MATEC Web Conf.
Volume 147, 2018The Third International Conference on Sustainable Infrastructure and Built Environment (SIBE 2017)
|Number of page(s)||4|
|Section||Structure and Material|
|Published online||22 January 2018|
Physical, chemical, and mineralogical characteristics of blast furnace slag on durability of concrete
Division of Sustainable Resources Engineering, Faculty of Engineering, Hokkaido University, Kita 13, Nishi 8, Kita-ku, Sapporo, 060-8628, Japan
* Corresponding author: firstname.lastname@example.org
A partial replacement of Portland cement (PC) by ground granulated blast furnace slag (GGBFS) is an effective method to improve the durability of concrete due to its lower diffusivity and higher chemical resistance compared to PC. Further, the microstructure of GGBFS blended cementitious materials controls the physicochemical properties and performance of the materials in concrete. Therefore, understanding of cement hydration and cementing behavior of GGBFS is essential to establish microstructure property relationship for predicting performance. In this study, hydration, microstructure development, and chloride ingress into GGBFS-blended cement have been investigated. Solid-phase assemblage and pore solution chemistry of hydrating PC and cement blended with GGBFS were predicted using thermodynamic model and compared with experimental data. A mathematical model integrating PC hydration, GGBFS reaction, thermodynamic equilibrium between hydration products and pore solution, ionic adsorption on C-S-H, multi-component diffusion, and microstructural changes was developed to predict chloride ingress into GGBFS blended cementitious materials. The simulation results on chloride profiles for hydrated slag cement paste, which was prepared with 50% of replacement of PC with GGBFS, were compared with experimental results. The model quantitively predicts the states of chloride such as free, adsorbed on C-S-H, and chemically bound as Friedel’s salt.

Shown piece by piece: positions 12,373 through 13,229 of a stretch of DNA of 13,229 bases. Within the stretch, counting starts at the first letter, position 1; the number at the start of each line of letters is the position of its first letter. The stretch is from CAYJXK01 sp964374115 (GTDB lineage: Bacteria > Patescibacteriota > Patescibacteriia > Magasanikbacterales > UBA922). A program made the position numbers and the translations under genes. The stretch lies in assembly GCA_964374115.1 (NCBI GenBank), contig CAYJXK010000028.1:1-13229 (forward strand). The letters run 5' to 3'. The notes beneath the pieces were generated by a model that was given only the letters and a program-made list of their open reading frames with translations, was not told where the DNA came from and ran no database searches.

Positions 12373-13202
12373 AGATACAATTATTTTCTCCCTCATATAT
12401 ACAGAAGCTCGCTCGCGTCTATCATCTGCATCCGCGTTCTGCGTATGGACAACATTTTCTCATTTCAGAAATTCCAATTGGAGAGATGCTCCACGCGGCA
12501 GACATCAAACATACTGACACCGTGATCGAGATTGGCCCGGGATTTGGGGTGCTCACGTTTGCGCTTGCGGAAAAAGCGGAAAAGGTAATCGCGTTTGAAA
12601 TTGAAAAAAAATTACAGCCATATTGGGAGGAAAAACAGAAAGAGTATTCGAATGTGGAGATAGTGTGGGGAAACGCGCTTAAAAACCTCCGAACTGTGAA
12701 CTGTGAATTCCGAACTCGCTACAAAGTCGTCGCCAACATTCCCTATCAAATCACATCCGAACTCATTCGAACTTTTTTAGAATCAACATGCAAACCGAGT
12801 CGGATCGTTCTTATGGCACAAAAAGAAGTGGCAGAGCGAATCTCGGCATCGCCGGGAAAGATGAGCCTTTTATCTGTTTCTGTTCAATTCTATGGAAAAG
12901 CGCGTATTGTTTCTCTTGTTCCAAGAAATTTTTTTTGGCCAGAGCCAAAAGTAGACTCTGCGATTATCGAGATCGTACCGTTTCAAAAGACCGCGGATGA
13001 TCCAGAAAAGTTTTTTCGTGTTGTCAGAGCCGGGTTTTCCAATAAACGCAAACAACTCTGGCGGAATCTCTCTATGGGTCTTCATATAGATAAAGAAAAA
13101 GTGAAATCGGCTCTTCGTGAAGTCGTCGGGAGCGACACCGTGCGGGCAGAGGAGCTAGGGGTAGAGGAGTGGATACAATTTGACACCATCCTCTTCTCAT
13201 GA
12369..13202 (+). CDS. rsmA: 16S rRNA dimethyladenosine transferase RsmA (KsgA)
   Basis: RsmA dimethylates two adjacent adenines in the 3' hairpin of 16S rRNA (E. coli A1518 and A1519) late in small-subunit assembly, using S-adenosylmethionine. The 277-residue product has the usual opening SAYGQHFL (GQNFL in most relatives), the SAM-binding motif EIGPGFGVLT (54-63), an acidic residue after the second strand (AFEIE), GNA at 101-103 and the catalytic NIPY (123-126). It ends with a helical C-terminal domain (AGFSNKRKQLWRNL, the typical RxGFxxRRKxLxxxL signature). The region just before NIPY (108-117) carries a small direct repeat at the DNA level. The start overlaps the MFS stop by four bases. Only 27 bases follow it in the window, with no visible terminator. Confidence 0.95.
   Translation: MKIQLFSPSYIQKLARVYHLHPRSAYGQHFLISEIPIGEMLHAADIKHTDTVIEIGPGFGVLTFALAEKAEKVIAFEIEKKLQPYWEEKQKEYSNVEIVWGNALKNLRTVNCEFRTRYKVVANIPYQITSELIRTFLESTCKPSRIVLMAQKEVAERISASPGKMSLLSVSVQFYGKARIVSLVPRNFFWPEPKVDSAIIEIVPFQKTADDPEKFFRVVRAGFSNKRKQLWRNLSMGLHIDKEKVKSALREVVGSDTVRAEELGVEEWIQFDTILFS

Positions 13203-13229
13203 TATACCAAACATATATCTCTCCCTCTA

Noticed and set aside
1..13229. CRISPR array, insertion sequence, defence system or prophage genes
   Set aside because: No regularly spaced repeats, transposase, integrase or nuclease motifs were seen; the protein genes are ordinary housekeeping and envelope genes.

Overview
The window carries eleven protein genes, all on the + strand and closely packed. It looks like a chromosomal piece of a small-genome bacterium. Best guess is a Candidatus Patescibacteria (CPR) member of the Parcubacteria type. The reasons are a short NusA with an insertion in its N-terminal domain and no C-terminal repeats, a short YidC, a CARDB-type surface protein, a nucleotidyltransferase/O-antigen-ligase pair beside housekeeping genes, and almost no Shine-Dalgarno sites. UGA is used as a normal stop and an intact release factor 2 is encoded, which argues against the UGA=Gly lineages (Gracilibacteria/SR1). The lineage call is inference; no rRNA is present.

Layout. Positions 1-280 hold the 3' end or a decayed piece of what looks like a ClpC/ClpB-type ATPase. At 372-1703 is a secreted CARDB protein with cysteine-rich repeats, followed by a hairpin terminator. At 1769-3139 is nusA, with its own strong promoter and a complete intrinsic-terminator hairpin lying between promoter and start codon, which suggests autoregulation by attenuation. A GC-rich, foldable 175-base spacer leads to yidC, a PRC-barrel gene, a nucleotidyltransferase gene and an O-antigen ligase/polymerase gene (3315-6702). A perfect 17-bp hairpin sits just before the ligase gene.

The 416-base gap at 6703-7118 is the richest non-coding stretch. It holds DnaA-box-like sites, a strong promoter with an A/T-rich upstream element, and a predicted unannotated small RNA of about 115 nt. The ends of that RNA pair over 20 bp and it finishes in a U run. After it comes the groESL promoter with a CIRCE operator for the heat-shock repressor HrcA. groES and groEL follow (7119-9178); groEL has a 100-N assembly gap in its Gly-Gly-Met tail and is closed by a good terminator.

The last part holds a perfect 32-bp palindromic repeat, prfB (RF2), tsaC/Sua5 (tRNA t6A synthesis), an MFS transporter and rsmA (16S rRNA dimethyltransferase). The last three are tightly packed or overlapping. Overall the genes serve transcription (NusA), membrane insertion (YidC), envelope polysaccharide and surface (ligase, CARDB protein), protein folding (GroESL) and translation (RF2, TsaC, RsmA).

© The Authors, published by EDP Sciences, 2018
This is an Open Access article distributed under the terms of the Creative Commons Attribution License 4.0, which permits unrestricted use, distribution, and reproduction in any medium, provided the original work is properly cited. (http://creativecommons.org/licenses/by/4.0/).
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